Friday, June 23, 2006

4 heavens' sake!

Cripes, no sooner than I put one blog-bear to bed than another falls in my lap 4x4 debate: Enemy of the people.

Am I sensing a campaign here? First the Beeb, and now the Indy.

I have no need of a 4x4, and hence I do not have one. And, frankly, I think anyone who does have one when it's not going to be used for purpose is a tad silly, and even selfish on environmental and safety grounds. But hey, it's a consumerist world, and they are free and legally on sale like plane tickets, berries from South Africa and flowers from Holland, as are non-4x4 high litre saloons and slab-fronted vans, so... what?

Making people feel guilty is of course a good route to go, like the anti-fur efforts (oh, now where are we on that again?) and good luck to those doing it in an appropriate manner (though I think the Greenpeace 'clamp's are a series of mixed messages too much). Those facts at the end are quite telling.

But... I can think of a lot more important stuff that would count as 'enemies of the people'.

I'm well past may teens, but stuff like this almost makes me want to go out and get one just to be 'anti', and I'm on the side of the planet, for heaven's sake!

If a driver breaks the law, bust them (were these mobile gabbing, non-seatbelt wearing types charged?). But it is not against the law to own a type of car. With such media reporting we're in real danger here of creating conflicting and aggressive camps, which will serve none of us well.

Park & Drive

OK, so it's technically nothing to do with 're' or 'e'-anything, but I was moved to comment on this: Driven to anger, as follows:

"It’s hard to vote someone out when you have no clue as to who is responsible, (in this case I certainly have no idea locally), but as I travel the UK and have suffered the inequities of the parking systems throughout our green and pleasant land, I have tended to assign my fury to a government that seems to simply heap more and more petty rules with massive fines on those least likely to challenge them. Perhaps they have seen the writing on the roadside at last.
I have in my driving career been issued with two penalty notices, both of which I fought, and both of which were eventually dropped.
Notwithstanding the issues surrounding where and why these were imposed, the single thing that outraged my sense of natural justice was that at every stage I appealed, the penalty was jacked up another notch, first financially (I suspect initially by no more than an automated system ) and then with threats of court proceedings (in a cities hundreds of miles away). Upon vindication, all that happened was the original fine was waived. There was/is simply no inceptive for them not to take things as far as they would go, regardless.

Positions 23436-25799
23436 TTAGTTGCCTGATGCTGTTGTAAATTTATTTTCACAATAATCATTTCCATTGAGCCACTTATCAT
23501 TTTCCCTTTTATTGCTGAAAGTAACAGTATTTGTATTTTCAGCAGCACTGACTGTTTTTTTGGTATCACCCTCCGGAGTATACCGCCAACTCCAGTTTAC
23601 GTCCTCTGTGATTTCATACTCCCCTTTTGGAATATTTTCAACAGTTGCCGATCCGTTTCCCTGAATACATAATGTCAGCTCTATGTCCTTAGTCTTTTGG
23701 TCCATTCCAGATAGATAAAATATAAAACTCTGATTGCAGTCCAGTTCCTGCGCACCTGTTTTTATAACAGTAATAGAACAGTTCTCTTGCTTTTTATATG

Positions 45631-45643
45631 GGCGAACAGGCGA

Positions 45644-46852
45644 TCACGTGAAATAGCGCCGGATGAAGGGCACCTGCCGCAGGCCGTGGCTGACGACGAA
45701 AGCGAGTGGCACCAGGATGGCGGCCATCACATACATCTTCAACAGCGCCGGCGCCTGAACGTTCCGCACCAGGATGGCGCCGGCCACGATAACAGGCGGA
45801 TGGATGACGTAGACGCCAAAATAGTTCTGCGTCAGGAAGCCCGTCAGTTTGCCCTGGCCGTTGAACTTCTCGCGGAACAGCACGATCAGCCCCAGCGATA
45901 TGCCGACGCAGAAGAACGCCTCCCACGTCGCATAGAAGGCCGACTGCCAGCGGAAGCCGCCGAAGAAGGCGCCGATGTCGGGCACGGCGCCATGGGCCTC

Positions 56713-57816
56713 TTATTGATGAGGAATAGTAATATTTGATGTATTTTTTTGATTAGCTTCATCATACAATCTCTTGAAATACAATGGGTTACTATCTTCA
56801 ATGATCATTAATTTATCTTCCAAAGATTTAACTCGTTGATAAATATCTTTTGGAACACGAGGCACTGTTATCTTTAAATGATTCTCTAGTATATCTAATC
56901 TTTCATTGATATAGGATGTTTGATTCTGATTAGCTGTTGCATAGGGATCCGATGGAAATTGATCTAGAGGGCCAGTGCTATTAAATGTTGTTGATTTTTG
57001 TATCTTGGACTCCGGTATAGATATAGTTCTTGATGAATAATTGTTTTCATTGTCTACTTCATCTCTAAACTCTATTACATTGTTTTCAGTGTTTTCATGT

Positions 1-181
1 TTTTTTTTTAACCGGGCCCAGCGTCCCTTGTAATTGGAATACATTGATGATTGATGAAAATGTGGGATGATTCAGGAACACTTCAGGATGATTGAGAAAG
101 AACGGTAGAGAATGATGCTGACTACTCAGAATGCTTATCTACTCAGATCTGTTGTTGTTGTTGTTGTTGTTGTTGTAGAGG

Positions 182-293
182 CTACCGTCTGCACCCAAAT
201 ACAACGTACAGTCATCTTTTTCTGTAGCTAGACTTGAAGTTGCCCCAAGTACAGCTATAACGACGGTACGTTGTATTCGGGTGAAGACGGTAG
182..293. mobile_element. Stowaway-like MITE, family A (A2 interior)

From my reading of the new proposal(s)  I am not clear if this aspect is to be addressed. But my suggestion then, as now, is that in such cases the consequences of taking matters to ‘the next level’ at the very least apply equally to those issuing these notices as those who are defending themselves against them."

I do think it is related, as I have a foreboding about a 'them & us' culture building up surrounding the car and its use, and it is not being fought very well by those who see a sensible reduction in all that's bad about the things (and there is a lot) as something to encourage. By not acting fairly or sensibly with those who could so be onside, they are in danger of losing support or indeed converts. 

Que sera, sera. Que?

Night before last I watched part a reality TV show whereby some rich
types (Public At Large Class) get to be taken around by some other
rich type (Celeb Class) to assess the best way to blow their wad.

This episode was about their future car purchases, and as money
seemed no object the choice seemed to be between a Range Rover and a
Merc estate.

As money was not an object, the majority of the the programme was a
bit stuck when it came to the running costs angle, but hit more
promising ground on environmental (via a rather charming, if
centrally-cast munchkin from Greenpeace seen advertising npower for
free with a nice shot of their sponsored 'clamp' - who says there is
not always another agenda at work?) and then safety (trouble was it
applied more to those being hit than those in the SUV).

Despite this assault, they (much to the relief of the daughters, to
whom 'cool' was a major factor) 'decided' on the 4x4. Much grinning
all round. Wonder what the celeb and crew dove off in (Ms. Greenpeace
was on her bike, of course)?

Then next morning we had a piece on flowers, with a grower, a
distributor, a seller and a celeb. arranger (nice job, mate). Mid-way
into all the jollity, it cropped up ('scuse the pun) that a large
majority of our posy-culture is fed by blooms flown in from all over
the planet. So the question was asked; 'couldn't we just live, if at
great aesthetic (and career) costs, with the seasonal offerings from
our own shores to avoid the obvious massive eco-consequences?

The answer was of course... 'Que?'.